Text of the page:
The fall issue of Reform Judaism magazine contains a passionate, even angry, attack on Jesus, Krishna, and John Lennon’s “Imagine” by Dr. Ze’ev Maghen of Bar-Ilan University. The essay is adapted from his book John Lennon and the Jews. I looked the book up on Amazon and it supposed to be an emotionalist appeal to Jews to love Judaism. I didn’t feel the love.
In the essay, Dr. Maghen writes about meeting Israeli Hare Krishnas at Los Angeles Airport (LAX). After a few moments comparing notes about life in Israel, he wants to know why these Jews have dropped Torah for Gita. They explain that their new religion is better than their own religion, which drives Dr. Maghen crazy. The Krishnas reply in kind, and yet another opportunity for real meeting and dialogue is lost in the haze of emotionalism. Somehow this leads him to John Lennon.
Dr. Maghen doesn’t want to imagine there’s no heaven...no hell…nothing to kill or die for…no countries …no religion, etc. Me, I am more Lennon than Lubavitch. In fact I’m more Lennon than Lennon—I don’t have to imagine there’s no heaven or hell, I know there’s no heaven or hell; I think religion and politics are human inventions, and heaven and hell are just carrot and stick used to keep people in the fold. While I would be willing to die to save lives, and can imagine myself killing someone to protect lives, killing and dying for abstractions like religion doesn’t appeal to me at all.
True, I find the idea of “living for today” shallow, preferring to live in the moment rather than for the moment, all-in-all I like Lennon’s song. Anyway, Hare Krishnas don’t agree with Lennon either, so what’s the fuss all about?
My real problem with Dr. Maghen: He writes, "I passionately believe we ought to subordinate head to heart and rationality to emotionalism" (p. 213); "So far from being a function of logical or pragmatic thinking, Jewishness today is both a product and a producer of passion” (p. 248); and “love is a better motivation than Truth" (p.261). I believe just the opposite, and prefer head to heart, reason to emotion, logic to passion, and Truth to love. People who don’t often scare the crap out of me.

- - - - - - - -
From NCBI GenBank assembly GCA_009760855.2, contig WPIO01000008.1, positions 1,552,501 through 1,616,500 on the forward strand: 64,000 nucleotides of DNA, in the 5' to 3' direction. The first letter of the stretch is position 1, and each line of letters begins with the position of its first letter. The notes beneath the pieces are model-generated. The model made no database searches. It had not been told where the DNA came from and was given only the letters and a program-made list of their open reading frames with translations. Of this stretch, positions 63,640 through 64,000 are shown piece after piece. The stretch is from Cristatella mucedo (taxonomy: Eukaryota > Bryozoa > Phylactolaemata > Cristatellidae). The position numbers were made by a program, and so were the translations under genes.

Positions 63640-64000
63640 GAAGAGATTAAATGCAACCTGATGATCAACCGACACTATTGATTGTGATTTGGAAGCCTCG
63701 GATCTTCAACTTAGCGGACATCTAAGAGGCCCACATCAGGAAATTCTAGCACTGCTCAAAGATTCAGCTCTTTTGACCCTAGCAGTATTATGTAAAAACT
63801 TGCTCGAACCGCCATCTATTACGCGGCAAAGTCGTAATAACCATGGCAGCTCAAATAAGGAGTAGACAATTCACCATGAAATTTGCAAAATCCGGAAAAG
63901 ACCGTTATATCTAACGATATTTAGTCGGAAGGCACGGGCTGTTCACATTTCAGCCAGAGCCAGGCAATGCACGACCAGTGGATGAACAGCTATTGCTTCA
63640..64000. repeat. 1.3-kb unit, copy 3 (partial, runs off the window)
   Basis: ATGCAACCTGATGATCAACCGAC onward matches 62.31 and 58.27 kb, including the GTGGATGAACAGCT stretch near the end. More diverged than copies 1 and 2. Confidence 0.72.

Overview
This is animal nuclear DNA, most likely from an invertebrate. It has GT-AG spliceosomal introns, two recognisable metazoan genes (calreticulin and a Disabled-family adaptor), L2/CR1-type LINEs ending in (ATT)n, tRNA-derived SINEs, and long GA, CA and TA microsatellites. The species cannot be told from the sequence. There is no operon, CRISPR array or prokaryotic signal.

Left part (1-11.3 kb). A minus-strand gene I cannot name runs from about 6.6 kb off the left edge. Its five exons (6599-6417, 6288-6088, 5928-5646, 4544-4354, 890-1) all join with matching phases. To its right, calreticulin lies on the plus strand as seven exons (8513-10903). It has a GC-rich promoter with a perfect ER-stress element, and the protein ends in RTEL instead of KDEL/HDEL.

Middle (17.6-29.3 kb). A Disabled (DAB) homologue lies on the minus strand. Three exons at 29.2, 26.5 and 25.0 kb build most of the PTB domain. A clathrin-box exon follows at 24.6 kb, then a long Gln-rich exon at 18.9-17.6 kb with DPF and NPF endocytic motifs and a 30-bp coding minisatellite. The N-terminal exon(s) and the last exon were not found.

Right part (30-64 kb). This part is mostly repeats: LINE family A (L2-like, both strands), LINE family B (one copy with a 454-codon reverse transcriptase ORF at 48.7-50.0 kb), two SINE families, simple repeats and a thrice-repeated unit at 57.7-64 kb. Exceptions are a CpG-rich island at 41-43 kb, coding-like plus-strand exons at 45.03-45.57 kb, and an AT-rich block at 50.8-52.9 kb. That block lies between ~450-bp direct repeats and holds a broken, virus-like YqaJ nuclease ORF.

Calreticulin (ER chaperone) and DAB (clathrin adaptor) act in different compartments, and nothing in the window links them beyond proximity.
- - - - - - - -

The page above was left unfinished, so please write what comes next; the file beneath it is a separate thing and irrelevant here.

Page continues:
Here’s my advice to Dr. Maghen: The next time you meet Jews who have left Judaism talk with them don’t yell at them. Ask them why they left? Ask them what they found in their new faith that they couldn’t find in their old faith? Share in a passionate but nonjudgmental way why Judaism works for you. We can learn much from those who leave the faith.
And here’s my advice to Jewish Hare Krishna’s: stay away from LAX.
Sunday, September 18, 2011
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I read the entire article in Reform Judaism magazine and I agree with your assessment. I understand that he may feel hurt by the Israeli Hare Krishna's apparent rejection of Judaism, but by reacting in anger, he drove them away. You can't expect to encourage a return to Judaism with that approach. If Mr. Maghen is smart, he will leave the job of touching hearts to God, because he is more likely to hurt them.
I didn't think much of the article either, and was particularly annoyed by the "Lennonism vs. Judaism" thing. Tasteless. Maghen sets up a false dichotomy between the universalist impulse (which he finds dangerous) and the particularist impulse (which he believes to be "Jewish" and therefore, good).
Rav Kook's "Fourfold Song" is the answer to Maghen's article. Self/Nation/Humanity/Universe are all worthy subjects for our song, and the music sounds better when all four voices harmonize. That Maghen feels the need to shut down others in the service of singing his solo is just sad.
Thanks for writing about this, Rami.
I read the laughable Reform Judaism article. I'm not sure why the author thinks that John Lennon is connected with the Hare Krishnas. There is no connection, just a passing acquaintance. George Harrison certainly had a strong relationship, but not Lennon. Lennon was a staunch atheist (his song "Imagine" declares this).
The Hare Krishnas are staunch monotheists; some say more monotheistic than the Abrahamic religions, with those religions' conception of the dualism of good vs. evil, God vs. Satan, and so on.
This, and the article quoting one of the Hare Krishnas as saying "Swami Prah" reveals that the author did not even attempt to do his homework. It is "Swami Prabhupada", not "Swami Prah". This red flag renders the whole article, and the book on which it is based, as being suspect.
You will find many, many Jews amongst the ranks of the Hare Krishnas. Now, why is that? Is it for that same reason that many Christian scholars have praised the unparalleled theological teachings of the Hare Krishna founder, the Bengali saint, Sri Caitanya (CE 1486–1534)?
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